As I mentioned yesterday, proofreading and fact checking are as much a part of the writing process as getting the words down in the first place. And if you don't believe that, it can cost you dearly.
Several years ago, I struggled through a stack of résumés and writing samples from people who were applying for a communications job with my small company. I wouldn't have hired a one of them because of the many careless mistakes I found throughout the documents. Remember, I'd asked for these samples because I wanted to hire someone, that is, give him or her a job. For money. If those who applied were serious about wanting the position, the work products they submitted should have been the best of which they were capable. The results made me fear for the entire state of business communication.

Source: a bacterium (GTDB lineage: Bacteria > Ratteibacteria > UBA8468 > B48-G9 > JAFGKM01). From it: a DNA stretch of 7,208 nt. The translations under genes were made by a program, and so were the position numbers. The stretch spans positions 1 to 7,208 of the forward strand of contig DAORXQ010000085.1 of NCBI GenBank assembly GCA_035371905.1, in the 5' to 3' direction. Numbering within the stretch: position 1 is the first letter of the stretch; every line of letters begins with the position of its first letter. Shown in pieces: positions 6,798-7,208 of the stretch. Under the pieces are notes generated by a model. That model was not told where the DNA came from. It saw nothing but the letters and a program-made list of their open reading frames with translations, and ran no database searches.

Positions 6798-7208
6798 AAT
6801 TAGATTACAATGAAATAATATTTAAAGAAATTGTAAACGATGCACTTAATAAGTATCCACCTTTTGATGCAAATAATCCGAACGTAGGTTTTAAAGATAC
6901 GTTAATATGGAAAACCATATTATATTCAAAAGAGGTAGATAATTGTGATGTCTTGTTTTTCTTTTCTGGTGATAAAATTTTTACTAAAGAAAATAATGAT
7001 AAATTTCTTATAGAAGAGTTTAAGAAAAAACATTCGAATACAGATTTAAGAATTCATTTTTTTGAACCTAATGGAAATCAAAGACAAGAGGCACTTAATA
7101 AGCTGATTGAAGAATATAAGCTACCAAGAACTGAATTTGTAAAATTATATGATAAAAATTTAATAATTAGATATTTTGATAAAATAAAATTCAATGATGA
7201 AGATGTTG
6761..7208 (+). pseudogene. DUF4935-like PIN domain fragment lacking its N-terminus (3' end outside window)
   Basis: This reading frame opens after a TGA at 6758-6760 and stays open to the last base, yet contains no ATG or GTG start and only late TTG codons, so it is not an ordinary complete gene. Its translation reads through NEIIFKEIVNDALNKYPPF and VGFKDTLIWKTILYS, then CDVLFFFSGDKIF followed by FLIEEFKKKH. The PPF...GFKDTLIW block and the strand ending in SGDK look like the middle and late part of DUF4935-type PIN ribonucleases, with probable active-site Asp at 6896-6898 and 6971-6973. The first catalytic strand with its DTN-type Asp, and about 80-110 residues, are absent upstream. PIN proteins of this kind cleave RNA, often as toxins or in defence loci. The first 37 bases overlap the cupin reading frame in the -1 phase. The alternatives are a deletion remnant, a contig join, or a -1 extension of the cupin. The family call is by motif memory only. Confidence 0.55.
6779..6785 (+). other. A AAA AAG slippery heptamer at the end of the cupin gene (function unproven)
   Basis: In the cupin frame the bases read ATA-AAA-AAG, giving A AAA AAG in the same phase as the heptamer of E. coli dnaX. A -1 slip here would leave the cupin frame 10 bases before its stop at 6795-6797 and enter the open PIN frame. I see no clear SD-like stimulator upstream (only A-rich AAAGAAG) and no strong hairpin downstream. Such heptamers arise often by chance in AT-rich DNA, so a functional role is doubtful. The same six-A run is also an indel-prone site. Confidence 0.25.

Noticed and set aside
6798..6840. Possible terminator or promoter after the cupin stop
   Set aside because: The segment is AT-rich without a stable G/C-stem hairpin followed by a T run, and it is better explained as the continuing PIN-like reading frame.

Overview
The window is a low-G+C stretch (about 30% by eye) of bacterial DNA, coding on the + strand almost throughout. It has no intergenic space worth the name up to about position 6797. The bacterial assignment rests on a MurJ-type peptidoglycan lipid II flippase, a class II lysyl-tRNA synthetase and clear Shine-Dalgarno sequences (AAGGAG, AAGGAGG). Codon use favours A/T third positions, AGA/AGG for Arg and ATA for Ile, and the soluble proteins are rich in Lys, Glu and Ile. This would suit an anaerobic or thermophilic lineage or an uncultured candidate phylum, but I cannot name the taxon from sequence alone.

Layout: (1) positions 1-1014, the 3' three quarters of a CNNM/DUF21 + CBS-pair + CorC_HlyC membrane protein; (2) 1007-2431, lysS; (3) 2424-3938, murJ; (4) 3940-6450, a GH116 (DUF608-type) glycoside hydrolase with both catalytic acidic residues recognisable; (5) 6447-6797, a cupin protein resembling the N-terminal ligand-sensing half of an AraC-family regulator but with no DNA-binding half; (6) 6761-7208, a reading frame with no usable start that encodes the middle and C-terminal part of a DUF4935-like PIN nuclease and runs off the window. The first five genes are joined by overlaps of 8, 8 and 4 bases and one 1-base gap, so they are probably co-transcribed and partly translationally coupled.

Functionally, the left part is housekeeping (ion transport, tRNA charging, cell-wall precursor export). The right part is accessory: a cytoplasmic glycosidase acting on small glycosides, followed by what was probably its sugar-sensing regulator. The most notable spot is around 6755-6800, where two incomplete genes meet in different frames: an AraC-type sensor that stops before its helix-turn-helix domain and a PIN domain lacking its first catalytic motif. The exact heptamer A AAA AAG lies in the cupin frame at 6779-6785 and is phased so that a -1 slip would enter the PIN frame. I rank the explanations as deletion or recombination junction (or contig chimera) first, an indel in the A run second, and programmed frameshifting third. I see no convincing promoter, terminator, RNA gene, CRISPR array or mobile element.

One mentioned her great success in pubic relations. Public is a word you should check and re-check because omission of the letter "L" is common, never caught by spell check, and always embarrassing. I was advertising for a writer, after all, not a lap dancer.
Another discussed how enthusiastic he was about the possibility of working for my company—The Stevens/St. John Company—but unfortunately he called it the John Stevens Company.
The third misspelled her own name. I'm not making this up.
Unfortunately, these aren't isolated cases. Business writing in general continues to be atrocious. Writing is a precise business. Nuance matters. Style matters. Usage and grammar matter. Ditto for facts and data. But when I see what comes from independent communications professionals, communications departments, and even executive suites, I shudder.
However, now we're in a tight labor market. There are many, many communicators on the street. A minority of them are talented, skilled, and willing to pay attention to doing it right. They will get the few jobs that are available. Those who don't want to be bothered will be pounding the pavement until the economy picks up again. If you want to be in the first group, get down to business.